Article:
It seems that the success of L.A. Confidential was never a foregone conclusion. For years most of Hollywood was of the opinion that movies aspiring to mimic the noir style had limited box office appeal. Numerous retreads of Chinatown were released to prove this adage correct. The man at the helm, director Curtis Hanson, was another mystery. Here was someone who had been a Hollywood regular for over two decades, but had never released anything of great distinction. The main thing the project had going for it from the start was being based on a novel by James Ellroy, a man who had risen to prominence for writing gritty modern works in the tradition of Raymond Chandler and Dashiell Hammett. And a great story it is, with memorable characters galore and enough twists and turns to keep even a disinterested viewer intrigued the whole way through.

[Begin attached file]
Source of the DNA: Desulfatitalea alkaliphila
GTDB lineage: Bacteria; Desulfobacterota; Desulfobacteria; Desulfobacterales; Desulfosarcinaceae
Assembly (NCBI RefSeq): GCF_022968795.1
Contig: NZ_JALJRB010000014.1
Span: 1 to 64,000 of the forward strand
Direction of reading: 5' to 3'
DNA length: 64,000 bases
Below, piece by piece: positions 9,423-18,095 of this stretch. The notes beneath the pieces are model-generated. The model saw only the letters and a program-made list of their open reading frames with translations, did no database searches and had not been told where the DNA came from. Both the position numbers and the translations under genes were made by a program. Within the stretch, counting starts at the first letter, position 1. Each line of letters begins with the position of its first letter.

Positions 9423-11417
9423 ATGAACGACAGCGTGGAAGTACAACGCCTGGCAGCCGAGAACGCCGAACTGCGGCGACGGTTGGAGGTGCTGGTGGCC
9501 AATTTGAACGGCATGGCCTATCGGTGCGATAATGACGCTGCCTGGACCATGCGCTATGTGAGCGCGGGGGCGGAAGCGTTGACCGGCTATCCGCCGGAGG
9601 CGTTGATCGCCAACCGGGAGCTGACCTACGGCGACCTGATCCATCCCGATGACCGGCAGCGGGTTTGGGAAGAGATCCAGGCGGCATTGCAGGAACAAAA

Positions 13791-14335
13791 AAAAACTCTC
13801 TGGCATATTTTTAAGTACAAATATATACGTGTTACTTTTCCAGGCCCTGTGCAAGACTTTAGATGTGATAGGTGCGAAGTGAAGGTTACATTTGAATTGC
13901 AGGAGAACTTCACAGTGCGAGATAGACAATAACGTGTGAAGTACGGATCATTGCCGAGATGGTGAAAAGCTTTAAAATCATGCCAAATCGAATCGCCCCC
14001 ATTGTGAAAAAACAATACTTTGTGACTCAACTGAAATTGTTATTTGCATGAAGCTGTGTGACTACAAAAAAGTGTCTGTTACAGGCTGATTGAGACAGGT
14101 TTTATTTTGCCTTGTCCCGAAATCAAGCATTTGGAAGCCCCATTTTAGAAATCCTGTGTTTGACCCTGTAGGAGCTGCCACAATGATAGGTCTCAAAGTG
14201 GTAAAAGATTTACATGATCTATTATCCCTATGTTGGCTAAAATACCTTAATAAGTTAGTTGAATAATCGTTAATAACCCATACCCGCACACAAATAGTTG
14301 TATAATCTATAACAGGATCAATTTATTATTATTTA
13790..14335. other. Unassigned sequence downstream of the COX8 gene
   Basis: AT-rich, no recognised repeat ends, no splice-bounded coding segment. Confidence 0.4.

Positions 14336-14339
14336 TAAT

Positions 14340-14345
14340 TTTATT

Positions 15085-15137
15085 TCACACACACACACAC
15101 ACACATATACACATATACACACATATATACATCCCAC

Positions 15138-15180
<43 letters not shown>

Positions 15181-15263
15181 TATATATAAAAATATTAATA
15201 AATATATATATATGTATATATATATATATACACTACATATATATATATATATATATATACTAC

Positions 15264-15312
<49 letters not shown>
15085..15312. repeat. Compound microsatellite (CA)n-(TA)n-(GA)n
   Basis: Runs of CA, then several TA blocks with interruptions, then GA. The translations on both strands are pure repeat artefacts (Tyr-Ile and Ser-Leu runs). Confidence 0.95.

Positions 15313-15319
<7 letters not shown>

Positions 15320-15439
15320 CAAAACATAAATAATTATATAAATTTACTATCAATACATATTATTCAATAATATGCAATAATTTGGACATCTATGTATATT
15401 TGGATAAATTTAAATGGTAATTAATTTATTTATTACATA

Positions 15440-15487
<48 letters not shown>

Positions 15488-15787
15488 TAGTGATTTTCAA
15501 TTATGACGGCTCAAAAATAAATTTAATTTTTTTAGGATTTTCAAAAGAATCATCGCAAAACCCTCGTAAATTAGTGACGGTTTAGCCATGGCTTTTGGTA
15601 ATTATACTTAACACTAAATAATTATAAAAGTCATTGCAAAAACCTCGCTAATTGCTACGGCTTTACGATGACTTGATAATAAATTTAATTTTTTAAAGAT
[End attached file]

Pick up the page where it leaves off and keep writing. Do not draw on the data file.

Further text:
There is a large cast of characters that inhabit this dark, seedy setting of 1950s Los Angeles. Bud White (Russell Crowe) is a ruthless officer who does not hesitate to get violent on the job. He views himself as a protector of women and goes out of his way to hunt down abusive husbands and dispense justice on his own. He is under the control of Capt. Dudley Smith (James Cromwell), who uses Bud for the dirtier jobs in the department. White’s partner Dick Stensland (Graham Beckel) is a drunk, racist man on the beat who instigates a riot at police headquarters on Christmas Eve. Det. Sgt. Jack Vincennes (Kevin Spacey) has made a name for himself by leading drug busts of celebrities and making sure that Hush Hush magazine and its sleazy editor Sid Hodgens (Danny DeVito) is there to capture proof. Lt. Ed Exley (Guy Pearce) is an ambitious upstart who is not liked by his coworkers because they see him as a fink and a stooge of higher-ups in the department.